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Children With Asthma Should Avoid Acetaminophen, Study Suggests | Daytona Beach Child Injury Lawyer

Children With Asthma Should Avoid Acetaminophen, Study Suggests

Children with asthma or at risk for asthma should avoid the use of acetaminophen, according to a new study.

Acetaminophen is the over-the-counter medication often used to treat children with fevers and other cold symptoms.

Dr. John T. McBride, a pediatrician at Akron Children’s Hospital in Ohio, published a paper in the journal Pediatrics suggesting the link between asthma and acetaminophen is now strong enough for doctors to make the recommendation against this medication being used for children with asthma or those at risk for asthma.

In the journal article, McBride lists a various observations that suggest that acetaminophen use has contributed to the recent increase in asthma prevalence in children:

  • The strength of the association;
  • Consistency of the association across age, geography, and culture;
  • Dose-response relationship;
  • Timing of increased acetaminophen use and the asthma epidemic;
  • The relationship between per-capita sales of acetaminophen and asthma prevalence across countries;
  • Results of a double-blind trial of ibuprofen and acetaminophen for treatment of fever in asthmatic children;
  • The biologically plausible mechanism of glutathione depletion in airway mucosa.

One of the studies McBride points to is a previous study that shows taking acetaminophen increases airway inflammation in people with asthma or a predisposition to asthma contributing to the severity and frequency of symptoms.

He also points to a third phase of the International Study of Allergy and Asthma in Childhood, a large cross-cultural study that involved 122 centers in 54 countries. Each study site enrolled at least 1,000 children. The researchers identified children with asthma and wheezing symptoms and also collected data on acetaminophen exposure and other environmental factors that could contribute to the severity of asthma.

Data were available for 200,000 children aged 6 to 7 years and for 320,000 children aged 13 to 14 years. Nearly 30 percent of all 13- to 14-year-olds reported taking acetaminophen at least once per month. In both age groups there was an acetaminophen dose-dependent increase in the prevalence and severity of asthma.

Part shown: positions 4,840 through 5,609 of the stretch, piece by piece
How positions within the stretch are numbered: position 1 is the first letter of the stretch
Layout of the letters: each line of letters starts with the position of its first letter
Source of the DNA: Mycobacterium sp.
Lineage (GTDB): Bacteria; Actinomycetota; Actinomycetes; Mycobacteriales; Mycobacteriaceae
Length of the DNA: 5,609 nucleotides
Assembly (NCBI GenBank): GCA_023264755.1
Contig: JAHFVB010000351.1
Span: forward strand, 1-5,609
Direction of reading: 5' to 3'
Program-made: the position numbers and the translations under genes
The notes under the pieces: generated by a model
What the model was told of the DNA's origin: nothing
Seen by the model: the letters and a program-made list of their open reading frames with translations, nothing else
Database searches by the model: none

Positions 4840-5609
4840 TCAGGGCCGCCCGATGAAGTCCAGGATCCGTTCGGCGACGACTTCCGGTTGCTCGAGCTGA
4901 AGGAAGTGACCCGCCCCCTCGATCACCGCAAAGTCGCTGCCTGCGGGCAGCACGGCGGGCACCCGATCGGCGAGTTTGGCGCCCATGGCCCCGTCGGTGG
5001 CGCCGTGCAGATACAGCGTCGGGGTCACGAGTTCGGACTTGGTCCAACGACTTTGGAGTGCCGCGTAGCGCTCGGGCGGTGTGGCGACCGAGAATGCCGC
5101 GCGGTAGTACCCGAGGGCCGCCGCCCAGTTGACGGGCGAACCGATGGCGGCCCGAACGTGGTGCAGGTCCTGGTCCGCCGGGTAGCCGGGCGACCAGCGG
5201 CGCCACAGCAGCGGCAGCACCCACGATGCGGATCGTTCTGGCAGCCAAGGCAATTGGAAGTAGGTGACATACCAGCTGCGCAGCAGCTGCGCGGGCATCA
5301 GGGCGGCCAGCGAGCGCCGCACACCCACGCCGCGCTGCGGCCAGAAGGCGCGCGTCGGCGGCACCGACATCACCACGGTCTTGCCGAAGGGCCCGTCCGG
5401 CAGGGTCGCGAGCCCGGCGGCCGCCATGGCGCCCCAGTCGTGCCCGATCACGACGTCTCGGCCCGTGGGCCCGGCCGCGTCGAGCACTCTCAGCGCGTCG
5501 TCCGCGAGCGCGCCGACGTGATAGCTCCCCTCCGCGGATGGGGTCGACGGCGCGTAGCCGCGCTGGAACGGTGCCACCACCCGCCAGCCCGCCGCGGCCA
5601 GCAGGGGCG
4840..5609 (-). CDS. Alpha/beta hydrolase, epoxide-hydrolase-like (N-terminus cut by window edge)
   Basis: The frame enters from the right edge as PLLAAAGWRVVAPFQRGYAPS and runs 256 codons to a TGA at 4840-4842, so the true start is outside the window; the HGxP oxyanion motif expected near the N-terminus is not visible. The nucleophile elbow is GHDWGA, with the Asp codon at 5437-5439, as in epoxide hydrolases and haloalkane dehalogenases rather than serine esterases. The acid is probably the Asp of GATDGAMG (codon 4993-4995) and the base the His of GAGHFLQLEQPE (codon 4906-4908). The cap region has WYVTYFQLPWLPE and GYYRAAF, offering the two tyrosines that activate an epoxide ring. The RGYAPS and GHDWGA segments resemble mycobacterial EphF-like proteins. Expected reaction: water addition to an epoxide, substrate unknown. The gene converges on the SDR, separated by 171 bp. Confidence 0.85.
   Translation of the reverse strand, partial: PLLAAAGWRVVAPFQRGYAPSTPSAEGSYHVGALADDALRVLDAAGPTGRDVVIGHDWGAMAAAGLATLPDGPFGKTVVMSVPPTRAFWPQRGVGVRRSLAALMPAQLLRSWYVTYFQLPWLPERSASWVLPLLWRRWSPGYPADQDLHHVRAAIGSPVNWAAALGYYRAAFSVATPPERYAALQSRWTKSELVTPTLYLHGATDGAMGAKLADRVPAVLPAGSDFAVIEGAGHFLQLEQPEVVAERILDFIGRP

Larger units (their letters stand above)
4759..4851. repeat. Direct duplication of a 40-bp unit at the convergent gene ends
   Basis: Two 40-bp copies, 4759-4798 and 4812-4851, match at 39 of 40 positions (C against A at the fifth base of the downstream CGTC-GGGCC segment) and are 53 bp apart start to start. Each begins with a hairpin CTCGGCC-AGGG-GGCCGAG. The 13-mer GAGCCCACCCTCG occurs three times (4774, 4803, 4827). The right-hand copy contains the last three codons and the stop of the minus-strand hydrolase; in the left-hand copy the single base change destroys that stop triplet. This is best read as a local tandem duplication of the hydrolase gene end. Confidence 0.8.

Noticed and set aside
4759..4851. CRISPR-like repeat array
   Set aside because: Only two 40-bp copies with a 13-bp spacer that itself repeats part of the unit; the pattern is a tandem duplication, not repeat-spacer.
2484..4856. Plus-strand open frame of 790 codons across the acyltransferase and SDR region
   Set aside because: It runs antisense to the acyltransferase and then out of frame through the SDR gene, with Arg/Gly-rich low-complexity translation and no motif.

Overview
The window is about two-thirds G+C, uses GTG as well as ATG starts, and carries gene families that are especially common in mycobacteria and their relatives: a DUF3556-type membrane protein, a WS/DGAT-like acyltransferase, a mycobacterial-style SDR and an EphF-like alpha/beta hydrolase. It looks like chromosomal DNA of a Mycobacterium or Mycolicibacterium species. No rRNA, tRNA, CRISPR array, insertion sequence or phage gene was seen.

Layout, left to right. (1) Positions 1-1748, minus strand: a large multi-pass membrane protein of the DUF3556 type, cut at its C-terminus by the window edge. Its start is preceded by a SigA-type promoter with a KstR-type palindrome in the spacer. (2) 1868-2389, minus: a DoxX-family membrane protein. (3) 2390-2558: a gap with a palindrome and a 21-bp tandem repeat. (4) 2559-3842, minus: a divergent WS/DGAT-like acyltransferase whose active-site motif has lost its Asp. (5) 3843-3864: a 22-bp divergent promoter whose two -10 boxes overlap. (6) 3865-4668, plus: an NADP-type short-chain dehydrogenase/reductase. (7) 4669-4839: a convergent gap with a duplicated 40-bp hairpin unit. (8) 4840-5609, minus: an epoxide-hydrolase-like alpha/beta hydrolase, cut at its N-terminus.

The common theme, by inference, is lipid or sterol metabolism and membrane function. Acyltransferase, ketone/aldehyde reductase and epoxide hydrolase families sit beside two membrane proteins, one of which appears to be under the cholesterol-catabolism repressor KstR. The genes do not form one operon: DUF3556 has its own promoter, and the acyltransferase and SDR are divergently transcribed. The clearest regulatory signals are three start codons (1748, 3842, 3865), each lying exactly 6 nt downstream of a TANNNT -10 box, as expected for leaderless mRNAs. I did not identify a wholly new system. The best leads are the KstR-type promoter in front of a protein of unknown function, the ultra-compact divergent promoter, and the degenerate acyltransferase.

In both age groups, the link between asthma and acetaminophen was identified at almost all sites regardless of culture, geography, or stage of economic development. For each age cohort, the researchers calculated a population-attributable risk (PAR) for acetaminophen exposure. This parameter estimates the reduction in incidence of asthma or asthma symptoms that would occur in the entire population if exposure to acetaminophen were eliminated, assuming that acetaminophen does exacerbate asthma.

For children ages 6- to 7, the PAR for severe asthma symptoms related to acetaminophen exposure was 38 percent; for 13- to 14-year-olds, the PAR for current wheeze was 41 percent and for severe asthma symptoms was 43 percent.

Until future studies document the safety of this drug, McBride said children with asthma or at risk for asthma should avoid the use of acetaminophen.

“I cannot say with 100 percent certainty that acetaminophen makes asthma worse, but I can say that if I had a child with asthma, I would give him or her ibuprofen for the time being,” Dr. McBride told the New York Times for an article. “I think the burden of proof is now to show that it’s safe.”

For more on child medical issues, see the library of articles by Daytona Beach child injury attorney.


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